04 SES 04 C, Transition
Ensuring the social and emotional wellbeing of children is a significant area in educational policy, with significant focus on the importance of the early years supporting positive development. Inclusive practice increases the probability of positive educational experiences for children, however this is difficult for children of Army families, who like other transient children, experience a number of moves during the course of their education. Army families generally experience moves every 2 to 3 years, often with short notice. Moving puts extreme pressure on families as they move to new locations and seek new school places for their children. This pressure is compounded for those with children with special needs (SN)
Irregular school transitions (turbulence) may be considered a major educational issue in Britain (Dobson and Pooley, 2004; Machin, Telhaj and Wilson, 2006) as well as other countries (GOA, 1994; Lauder et al, 1994). However, the turbulence of children from Military families appears to be an under researched area, particularly in the UK. Other comparable research in the USA has focused more on the effects of deployment on Military families (Park, 2011; Rodriguez & Margolin 2011; Lowe et al, 2012) and the support provided within Military units (Military Child Education Coalition (MCEC), USA). Initiatives such as those provided by the MCEC are a response to the growing body of research which shows the challenges that this group face including the increased risk of mental illness (Mansfield, et al, 2011), increased levels of behavioural problems (Chandra, Lara-Cinisomo et. al, 2010) and higher levels of stress (Wong and Garras, 2010). Though studies in the USA have provided some evidence suggesting turbulence contributes negatively on social and emotional wellbeing of children and families, little research illustrates the effectiveness of strategies on educational outcomes used to support this group
In 2006 the UK Defence Committee, appointed by the House of Commons, conducted an inquiry into the education of children of Military personnel. In acknowledging the stress experienced by children moving schools, they stated children ‘...should receive at least the same quality of schooling and educational opportunity as any child being educated in the UK’ (House of Commons Defence Committee 2006, p.36).
This study was commissioned by Children's Education Advisory Service (CEAS) (a UK agency of the MoD) and focused on conclusions drawn from the Defence Inquiry examining the experiences of Service Families with children having SN and difficulties they experienced when moving to new locations/ schools securing continuity of educational provision. The aims and objectives of this study were to:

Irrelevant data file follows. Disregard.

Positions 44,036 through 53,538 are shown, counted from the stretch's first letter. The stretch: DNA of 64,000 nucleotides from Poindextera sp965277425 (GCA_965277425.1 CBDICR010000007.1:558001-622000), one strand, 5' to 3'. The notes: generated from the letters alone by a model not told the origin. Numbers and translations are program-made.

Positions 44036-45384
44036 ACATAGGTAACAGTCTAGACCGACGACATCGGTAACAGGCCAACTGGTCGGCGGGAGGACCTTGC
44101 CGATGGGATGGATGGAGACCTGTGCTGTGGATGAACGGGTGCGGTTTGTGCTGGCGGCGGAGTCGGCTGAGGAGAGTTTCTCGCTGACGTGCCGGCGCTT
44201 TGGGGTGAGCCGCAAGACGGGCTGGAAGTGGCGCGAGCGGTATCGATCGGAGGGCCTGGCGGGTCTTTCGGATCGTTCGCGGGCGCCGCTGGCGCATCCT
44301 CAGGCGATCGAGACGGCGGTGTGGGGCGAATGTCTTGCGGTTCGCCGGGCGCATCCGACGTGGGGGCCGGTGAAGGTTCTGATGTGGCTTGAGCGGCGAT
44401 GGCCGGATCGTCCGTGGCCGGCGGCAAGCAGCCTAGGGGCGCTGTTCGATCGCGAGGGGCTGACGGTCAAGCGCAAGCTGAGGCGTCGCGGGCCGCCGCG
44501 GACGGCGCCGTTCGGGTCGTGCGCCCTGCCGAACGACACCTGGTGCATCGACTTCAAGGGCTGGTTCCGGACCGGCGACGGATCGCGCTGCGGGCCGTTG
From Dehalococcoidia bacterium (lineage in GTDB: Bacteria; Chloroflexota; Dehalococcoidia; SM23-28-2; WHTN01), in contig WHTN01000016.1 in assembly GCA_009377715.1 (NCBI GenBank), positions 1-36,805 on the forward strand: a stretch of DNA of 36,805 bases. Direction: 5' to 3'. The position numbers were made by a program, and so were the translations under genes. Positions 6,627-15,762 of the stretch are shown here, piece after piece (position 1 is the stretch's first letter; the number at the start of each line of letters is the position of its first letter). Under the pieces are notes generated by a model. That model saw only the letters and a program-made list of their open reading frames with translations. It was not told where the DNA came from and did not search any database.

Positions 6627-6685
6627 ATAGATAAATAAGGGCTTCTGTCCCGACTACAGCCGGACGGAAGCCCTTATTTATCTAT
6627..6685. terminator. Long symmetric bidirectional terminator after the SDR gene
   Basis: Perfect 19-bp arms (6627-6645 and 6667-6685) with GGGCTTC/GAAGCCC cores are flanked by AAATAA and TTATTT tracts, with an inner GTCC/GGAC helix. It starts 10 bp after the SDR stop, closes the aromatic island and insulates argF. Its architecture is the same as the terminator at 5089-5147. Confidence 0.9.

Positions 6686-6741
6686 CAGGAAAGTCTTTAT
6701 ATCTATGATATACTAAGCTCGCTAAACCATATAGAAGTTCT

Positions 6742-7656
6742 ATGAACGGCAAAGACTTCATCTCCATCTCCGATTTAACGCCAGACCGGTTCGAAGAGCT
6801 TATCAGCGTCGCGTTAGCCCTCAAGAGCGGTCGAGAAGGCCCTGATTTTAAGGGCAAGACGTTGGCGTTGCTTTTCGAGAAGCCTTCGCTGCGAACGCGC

- Explore the experiences of families when moving to new locations gaining housing, school places
- Evaluate the effectiveness of transfer of information between schools
- Examine current systems and strategies to improve transfer of information.
Understanding these questions helped to (a) gain a better understanding on the impact of military transition on children in a broad sense (social, emotional, and educational penalties), and (b) develop school, family, and community based interventions that target the fundamentally important psychosocial challenges these children face.
DCSF: (2008). The Nation’s Commitment: Cross-Government Support to our Armed Forces, their Families and Veterans. London: HMSO. DCSF. (2009). DCSF: Special Educational Needs in England: January 2009. DFE. (2010). The Educational Performance of Children of Service Personnel. DFE. (2011). Support and aspiration: A new approach to special educational needs and disability - a consultation London: Crown Copyright. DfES. (2007). Aiming high for Disabled Children. Norwich: Crown Copyright. DfES. (2001). Special Educational Needs Code of Practice. Annesley, Nottinghamshire: DfES Publications. Equality and Human Rights Commission Triennial Review (2010) How Fair is Britain? Equality, Human Rights and Good Relations in 2010. Gove, M. (13 December 2010). Written ministerial statement by the Secretary of State for Education on schools financial settlement - Pupil Premium: Department for Education. House of Commons Defence Committee (2006). Educating Service Children. 11th Report. 2005-06. London: The Stationery Office. Ministry of Defence (2008) The Nation’s Commitment: Cross Government Support to our Armed Forces, their Families and Veterans. Service Personnel Command Paper 7424. NFER. (2009) Service Children’s Education: Survey of Parental Views (Final Report) sourced 10/05/2011 from http://www.mod.uk/DefenceInternet/DefenceFor/ServiceCommunity/Education/sce/ Ofsted Inspection Report, Service Children's Education Headquarters, June 2004, para 15 Ofsted Report (2011) Children in Service families: The quality and impact of partnership provision for children in Service families Reference 100227 Secretary of State for Defence and Minister of State for the Armed Forces (2008) The Nation’s Commitment: Cross Government Support to our Armed Forces, their Families and Veterans. Norwich: Crown Copyright.
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